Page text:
History of the National Hockey League/1917–1942/Toronto Maple Leafs/Conn Smythe

From Wikibooks, open books for an open world
Jump to: navigation, search
Conn Smythe, seen enlisting with the Canadian military in 1939.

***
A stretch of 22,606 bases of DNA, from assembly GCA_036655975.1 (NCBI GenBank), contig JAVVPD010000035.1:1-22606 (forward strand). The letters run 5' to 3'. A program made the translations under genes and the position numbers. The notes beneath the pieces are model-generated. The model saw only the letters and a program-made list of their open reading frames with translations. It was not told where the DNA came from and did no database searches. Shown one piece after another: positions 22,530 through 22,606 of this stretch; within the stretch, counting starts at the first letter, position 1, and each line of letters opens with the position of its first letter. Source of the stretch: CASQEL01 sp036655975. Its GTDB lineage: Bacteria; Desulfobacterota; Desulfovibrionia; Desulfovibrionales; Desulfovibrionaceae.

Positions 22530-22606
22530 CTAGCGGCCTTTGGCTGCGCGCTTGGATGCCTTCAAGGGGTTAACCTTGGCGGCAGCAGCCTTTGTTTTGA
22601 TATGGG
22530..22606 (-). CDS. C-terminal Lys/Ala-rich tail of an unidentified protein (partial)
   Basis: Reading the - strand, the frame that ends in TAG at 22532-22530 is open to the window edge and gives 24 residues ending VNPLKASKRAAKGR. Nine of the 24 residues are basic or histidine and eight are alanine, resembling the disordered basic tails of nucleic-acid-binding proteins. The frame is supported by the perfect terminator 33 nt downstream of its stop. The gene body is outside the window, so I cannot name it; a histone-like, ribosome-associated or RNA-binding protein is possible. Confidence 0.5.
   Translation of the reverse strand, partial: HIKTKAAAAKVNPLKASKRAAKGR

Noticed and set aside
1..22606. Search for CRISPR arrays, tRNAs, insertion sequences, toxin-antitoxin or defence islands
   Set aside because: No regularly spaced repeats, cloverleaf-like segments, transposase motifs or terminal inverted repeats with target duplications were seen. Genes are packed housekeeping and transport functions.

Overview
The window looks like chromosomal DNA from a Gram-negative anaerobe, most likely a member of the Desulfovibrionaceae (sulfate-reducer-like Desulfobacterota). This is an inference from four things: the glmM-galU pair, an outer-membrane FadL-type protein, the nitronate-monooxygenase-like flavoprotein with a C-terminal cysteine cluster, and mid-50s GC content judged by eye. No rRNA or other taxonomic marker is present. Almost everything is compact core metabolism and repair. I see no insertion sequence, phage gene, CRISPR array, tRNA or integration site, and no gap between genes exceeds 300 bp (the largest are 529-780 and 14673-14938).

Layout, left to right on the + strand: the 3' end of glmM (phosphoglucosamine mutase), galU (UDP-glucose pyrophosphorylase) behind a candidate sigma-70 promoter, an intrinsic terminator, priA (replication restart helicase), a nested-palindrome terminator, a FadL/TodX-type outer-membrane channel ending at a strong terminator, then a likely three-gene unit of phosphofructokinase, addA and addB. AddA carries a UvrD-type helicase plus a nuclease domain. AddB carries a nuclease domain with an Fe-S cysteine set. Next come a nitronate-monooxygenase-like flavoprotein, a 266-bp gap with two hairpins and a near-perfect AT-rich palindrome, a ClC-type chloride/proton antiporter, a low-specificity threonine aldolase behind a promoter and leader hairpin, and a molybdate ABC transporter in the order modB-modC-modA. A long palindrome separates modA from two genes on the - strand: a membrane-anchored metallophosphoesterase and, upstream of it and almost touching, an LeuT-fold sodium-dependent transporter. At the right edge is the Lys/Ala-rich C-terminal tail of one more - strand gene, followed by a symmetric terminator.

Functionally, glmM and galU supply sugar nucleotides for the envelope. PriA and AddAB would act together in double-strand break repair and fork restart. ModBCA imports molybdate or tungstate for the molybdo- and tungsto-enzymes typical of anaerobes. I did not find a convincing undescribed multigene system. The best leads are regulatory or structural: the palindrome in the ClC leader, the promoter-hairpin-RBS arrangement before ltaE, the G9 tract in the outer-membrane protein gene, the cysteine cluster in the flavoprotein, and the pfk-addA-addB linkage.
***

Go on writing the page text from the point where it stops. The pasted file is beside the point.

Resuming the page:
When Smythe bought the Leafs, he promised that the team would win the Stanley Cup within five years. To that end, Smythe wanted to bring in a star player to help his team. In 1930, with the Senators struggling financially due to the Great Depression, they put King Clancy up for sale. Smythe's partners could only offer $25,000 for Ottawa's defensive star, one-half of Ottawa's asking price. In an attempt to raise money, Smythe entered a thoroughbred racing horse he owned, Rare Jewel, in the Coronation Futurity Stakes at odds of 106–1. Rare Jewel won the race, earning Smythe over $15,000. Smythe then acquired Clancy for $35,000 and two players worth $15,000, which was an unprecedented price to pay for one player. It was also the only race Rare Jewel ever won.